Edmonton high school students told to remove Pride decorations raise rainbow flag at legislature

Just days after protesting the order to take down pride week decorations at their school, Oscar Romero students raised the rainbow flag at the Alberta legislature.

Notley praises Oscar Romero students who 'stood up for what they know is right'

Pride flag raised at Alberta legislature

5 years ago
Duration 0:43
Pride flag raised at Alberta legislature grounds in Edmonton at a ceremony on Thursday

Just days after protesting the order to take down LGBTQ pride week decorations at their school, Oscar Romero students raised the rainbow flag at the  Alberta legislature.

During the flag-raising ceremony, the students also earned the praise of Alberta's top politician.

"As you all know, when they were asked to remove their pride decorations from their school, this group of students stood up for what they know is right," said Premier Rachel Notley during Thursday's ceremony on the legislature grounds.

The ceremony was also attended by Education Minister David Eggen and members of the LGBTQ community.

"I also want to say," Notley continued, "that in acknowledging, ultimately, the merits of the students' position on this issue ... the principal at the school, and indeed the Catholic school board, have taught a valuable lesson to these students, and frankly to all Albertans, about how important it is to stand up for those things that you believe are right when the time comes."

Earlier this week more than 30 Oscar Romero students refused to return to class after being forced to remove flags and wash away rainbow chalk drawings done to mark Edmonton Pride.

The school has since reversed its decision, blaming the incident on miscommunication, and apologized to students, whose actions led to invitations from politicians to the pride parade and the flag-raising ceremony.
Student Union president-elect Francis Niviera helped raise the rainbow flag at the legislature Thursday. (Peter Evans/CBC)

"This is all super cool, I'm like stoked," said Francis Nievera, 15, the student union president-elect at Oscar Romero, after helping to hoist the rainbow flag.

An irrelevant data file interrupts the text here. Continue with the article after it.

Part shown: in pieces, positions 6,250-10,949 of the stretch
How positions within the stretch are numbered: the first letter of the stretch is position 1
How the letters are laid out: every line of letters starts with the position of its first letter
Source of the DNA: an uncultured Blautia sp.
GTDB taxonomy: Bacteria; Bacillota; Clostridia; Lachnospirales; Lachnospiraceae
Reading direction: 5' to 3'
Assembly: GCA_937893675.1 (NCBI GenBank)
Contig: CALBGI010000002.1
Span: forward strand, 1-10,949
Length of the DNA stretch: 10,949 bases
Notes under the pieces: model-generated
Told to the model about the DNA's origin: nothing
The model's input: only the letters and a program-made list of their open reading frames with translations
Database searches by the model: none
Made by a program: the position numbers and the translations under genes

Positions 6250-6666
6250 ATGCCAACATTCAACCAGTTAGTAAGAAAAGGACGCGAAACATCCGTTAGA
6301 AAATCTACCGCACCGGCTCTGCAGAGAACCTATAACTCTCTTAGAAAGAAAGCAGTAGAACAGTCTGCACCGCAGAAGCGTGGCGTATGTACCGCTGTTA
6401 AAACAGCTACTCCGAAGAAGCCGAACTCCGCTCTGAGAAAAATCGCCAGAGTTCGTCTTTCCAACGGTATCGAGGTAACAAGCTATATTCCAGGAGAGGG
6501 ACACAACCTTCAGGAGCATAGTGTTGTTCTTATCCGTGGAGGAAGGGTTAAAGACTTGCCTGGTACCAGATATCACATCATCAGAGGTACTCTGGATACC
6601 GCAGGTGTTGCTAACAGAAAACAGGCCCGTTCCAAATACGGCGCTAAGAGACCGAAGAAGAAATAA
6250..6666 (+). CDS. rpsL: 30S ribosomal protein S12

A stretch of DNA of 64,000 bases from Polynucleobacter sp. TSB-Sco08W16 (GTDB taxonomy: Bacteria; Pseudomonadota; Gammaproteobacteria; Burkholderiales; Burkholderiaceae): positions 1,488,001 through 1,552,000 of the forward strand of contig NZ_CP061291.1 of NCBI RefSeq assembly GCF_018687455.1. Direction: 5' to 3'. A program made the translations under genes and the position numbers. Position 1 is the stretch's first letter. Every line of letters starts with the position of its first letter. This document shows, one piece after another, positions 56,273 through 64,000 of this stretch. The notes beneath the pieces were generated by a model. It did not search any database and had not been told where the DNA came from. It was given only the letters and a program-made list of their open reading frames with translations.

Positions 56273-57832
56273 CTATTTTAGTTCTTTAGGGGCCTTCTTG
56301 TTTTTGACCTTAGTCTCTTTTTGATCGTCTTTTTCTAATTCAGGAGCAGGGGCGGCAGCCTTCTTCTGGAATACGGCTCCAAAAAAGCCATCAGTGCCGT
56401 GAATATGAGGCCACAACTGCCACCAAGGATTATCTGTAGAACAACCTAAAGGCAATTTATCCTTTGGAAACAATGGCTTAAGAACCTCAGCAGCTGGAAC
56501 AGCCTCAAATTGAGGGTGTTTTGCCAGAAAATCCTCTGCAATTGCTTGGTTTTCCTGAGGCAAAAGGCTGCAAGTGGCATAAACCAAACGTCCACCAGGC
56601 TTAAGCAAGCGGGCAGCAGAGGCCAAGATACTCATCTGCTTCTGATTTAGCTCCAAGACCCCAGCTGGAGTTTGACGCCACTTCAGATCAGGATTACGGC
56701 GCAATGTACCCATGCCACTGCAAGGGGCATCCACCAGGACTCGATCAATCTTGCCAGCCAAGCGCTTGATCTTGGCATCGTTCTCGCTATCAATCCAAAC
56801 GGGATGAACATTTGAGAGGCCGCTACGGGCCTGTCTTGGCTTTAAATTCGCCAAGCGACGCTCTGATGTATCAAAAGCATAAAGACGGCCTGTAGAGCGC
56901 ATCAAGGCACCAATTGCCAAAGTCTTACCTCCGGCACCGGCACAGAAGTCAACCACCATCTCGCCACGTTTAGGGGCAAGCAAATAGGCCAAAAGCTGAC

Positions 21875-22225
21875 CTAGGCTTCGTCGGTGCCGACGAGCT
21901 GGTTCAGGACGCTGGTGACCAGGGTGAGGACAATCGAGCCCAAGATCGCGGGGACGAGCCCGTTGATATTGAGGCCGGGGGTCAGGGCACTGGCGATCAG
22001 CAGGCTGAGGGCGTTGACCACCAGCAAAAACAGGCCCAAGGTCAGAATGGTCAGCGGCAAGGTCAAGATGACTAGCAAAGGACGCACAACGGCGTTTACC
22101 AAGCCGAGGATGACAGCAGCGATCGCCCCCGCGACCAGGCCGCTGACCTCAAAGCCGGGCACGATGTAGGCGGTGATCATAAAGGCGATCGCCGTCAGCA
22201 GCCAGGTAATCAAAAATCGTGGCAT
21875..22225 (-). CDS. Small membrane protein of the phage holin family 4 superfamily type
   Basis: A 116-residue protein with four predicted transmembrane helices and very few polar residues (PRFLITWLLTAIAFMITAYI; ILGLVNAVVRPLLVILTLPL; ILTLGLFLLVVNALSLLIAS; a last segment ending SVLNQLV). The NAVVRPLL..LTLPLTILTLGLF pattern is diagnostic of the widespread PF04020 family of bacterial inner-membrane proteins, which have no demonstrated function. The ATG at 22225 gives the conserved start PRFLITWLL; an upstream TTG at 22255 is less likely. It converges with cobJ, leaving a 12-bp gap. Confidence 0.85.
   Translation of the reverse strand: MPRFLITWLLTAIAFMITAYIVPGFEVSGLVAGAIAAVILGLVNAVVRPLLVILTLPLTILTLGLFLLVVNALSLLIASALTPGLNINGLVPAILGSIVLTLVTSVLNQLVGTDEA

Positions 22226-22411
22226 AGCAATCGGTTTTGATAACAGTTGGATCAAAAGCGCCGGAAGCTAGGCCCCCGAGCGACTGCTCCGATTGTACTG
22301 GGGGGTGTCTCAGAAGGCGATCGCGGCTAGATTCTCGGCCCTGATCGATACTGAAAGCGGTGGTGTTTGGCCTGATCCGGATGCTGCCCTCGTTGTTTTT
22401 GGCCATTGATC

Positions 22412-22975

"I thought this whole thing would just be brushed off, but all the support and kind messages are so overwhelmingly nice. I'm honestly still in shock how the premier is praising this."

Grade 12 student Kennedy Harper said, "It was just really great knowing that the whole province was behind us, supporting us."

Calls to strengthen LGBTQ policy

While the situation at Oscar Romero is resolved, the incident has renewed calls urging Eggen to mandate policies that strengthen protections for LGBTQ students.

"This is more evidence that the current policies and procedures are not working," said Kris Wells, director of the Institute for Sexual Minority Studies and Services at the University of Alberta.

He wants Eggen to "intervene and ensure LGBTQ students are safe and supported in Edmonton Catholic schools."

Similarly, Edmonton Catholic school board trustee Marilyn Bergstra said policies meant to protect sexual and gender minority students are still too vague.
Premier Rachel Notley praised Oscar Romero students for protesting the removal of pride decorations at their school. (Peter Evans/CBC)

"I'm highly concerned about how our LGBTQ community internalize actions such as this," said Bergstra, who sent a message to the education minister urging him to "mandate LGBTQ policy that has rigour behind it."

"We want to make sure that our LGBTQ students will always be protected and that their best interest is always going to be honoured," she said. "And secondly, we need that policy to help support teachers who stand behind our LGBTQ students."

Eggen ordered all 61 Alberta school boards to develop and submit new or revised inclusive LGBTQ policies last March, but acknowledges they still need work.

"Yes, we certainly do need to continue to strengthen policy and we are in an ongoing engagement with all schools to do that very thing," said Eggen.

"So as we move through each stage along the way, here is a good example of how we've made some progress on both of those fronts."

andrea.huncar@cbc.ca        @andreahuncar